"We have a right to protect ourselves and protect society," he said. "That's all Officer Hill was doing."
District Attorney David Prater, Oklahoma County, cleared Hill a week later, calling the shooting a clear cut case of justified homicide.
"Pettit jumped out from behind the dumpster, with his right arm extended, with a chamber loaded pistol in it, pointed directly at the officer`s head," Prater said. "He would`ve been killed."
We now know Officer Hill is a retired Marine, who served in Afghanistan. He's since been labeled a terrorist online by the suspect's father, Charles Pettit Sr.
This type of incident is not uncharted territory for the Pettit's. Another of his sons, Lincoln Price, was killed by Oklahoma City Police a year earlier, after shooting and injuring two officers.
The family is angry about both police shootings and are calling for an independent OSBI investigation.
Rob Duke's insight:
The officer is a former Marine who continues to serve his country. The offender ran, pulled a gun; and, now we find out his brother was shot and killed by the police in a gun fight earlier in the year. But, the family is mad at the police....!
March 28th, 2016 As we approach April’s UNGASS special summit on drugs, it can feel like the momentum for worldwide drug policy reform is unstoppable. Just in the past week we’ve seen the US media remind itself that a key Nixon aide openly admitted that the War on Drugs began as a way to target “th
Speakers and their institutions are often judged by the manner in which they communicate. In both cases, regardless of whether Brad or James Comey individually did anything wrong, their respective constituencies were affected by the words they chose and the tone they used. Being direct is a signal that you are confident enough to admit fault. In Brad’s case, by not owning the bad news, he potentially lost even more of his shareholders’ and clients’ confidence. Comey, too, risked losing the trust of his colleagues, the president, other law enforcement agencies, the press, and the U.S. public.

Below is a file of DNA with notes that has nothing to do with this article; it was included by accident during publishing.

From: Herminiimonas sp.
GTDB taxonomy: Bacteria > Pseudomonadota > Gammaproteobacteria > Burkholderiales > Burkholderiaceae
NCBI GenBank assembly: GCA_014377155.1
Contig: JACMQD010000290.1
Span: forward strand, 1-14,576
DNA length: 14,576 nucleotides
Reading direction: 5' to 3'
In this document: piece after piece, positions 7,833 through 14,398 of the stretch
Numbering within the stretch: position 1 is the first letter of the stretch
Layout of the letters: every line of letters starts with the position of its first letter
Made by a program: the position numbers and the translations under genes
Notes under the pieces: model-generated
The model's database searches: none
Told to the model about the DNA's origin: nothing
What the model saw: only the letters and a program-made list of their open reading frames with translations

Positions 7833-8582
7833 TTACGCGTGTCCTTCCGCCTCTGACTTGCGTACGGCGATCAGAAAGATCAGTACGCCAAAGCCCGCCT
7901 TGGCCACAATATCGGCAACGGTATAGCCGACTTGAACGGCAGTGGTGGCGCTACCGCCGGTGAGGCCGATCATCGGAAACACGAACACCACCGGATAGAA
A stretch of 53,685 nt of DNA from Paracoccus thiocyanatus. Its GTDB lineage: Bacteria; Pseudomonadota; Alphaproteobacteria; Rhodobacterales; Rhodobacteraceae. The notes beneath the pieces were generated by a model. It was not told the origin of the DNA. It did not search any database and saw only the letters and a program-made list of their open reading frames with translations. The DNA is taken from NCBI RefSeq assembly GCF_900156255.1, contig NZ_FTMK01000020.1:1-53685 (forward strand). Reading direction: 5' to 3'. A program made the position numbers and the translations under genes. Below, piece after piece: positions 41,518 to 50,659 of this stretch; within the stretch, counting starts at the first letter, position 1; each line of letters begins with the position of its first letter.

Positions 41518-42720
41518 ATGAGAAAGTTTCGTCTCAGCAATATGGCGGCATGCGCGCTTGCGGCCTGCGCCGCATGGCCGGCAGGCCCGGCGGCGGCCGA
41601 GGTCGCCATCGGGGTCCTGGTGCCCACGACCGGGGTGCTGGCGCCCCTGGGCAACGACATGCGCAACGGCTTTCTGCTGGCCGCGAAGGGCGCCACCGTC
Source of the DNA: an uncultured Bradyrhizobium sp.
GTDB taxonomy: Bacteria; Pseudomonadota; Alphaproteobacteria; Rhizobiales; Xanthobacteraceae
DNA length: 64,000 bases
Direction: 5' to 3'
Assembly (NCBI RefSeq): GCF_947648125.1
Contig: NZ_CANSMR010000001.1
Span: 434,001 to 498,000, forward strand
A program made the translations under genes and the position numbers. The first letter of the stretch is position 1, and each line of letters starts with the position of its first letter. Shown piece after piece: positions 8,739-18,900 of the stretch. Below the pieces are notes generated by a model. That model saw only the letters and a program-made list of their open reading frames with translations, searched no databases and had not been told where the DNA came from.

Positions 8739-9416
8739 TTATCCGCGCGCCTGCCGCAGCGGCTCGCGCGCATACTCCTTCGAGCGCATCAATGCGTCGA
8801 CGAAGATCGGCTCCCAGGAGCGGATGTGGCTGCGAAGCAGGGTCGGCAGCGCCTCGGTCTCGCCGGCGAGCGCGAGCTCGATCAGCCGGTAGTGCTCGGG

Why is it so hard for most of us to say, “I did it”?
Many people are afraid of appearing incompetent in front of our colleagues and bosses. But what we sometimes don’t realize is that it is worse to be viewed as a coward incapable of owning up to mistakes or accepting criticism. Rather than saying, “The plate dropped,” it is good practice to say, “I dropped the plate” — especially if that is exactly what happened. The best executives and investors “drop plates” all the time; without doing so, they would lack experience and a healthy understanding of risk.
Rob Duke's insight:
I agree 100%. The one time I temporized, it bit me as a chief. Much better to accept the blame for something you don't think was your fault than to be seen as being afraid to shoulder responsibility.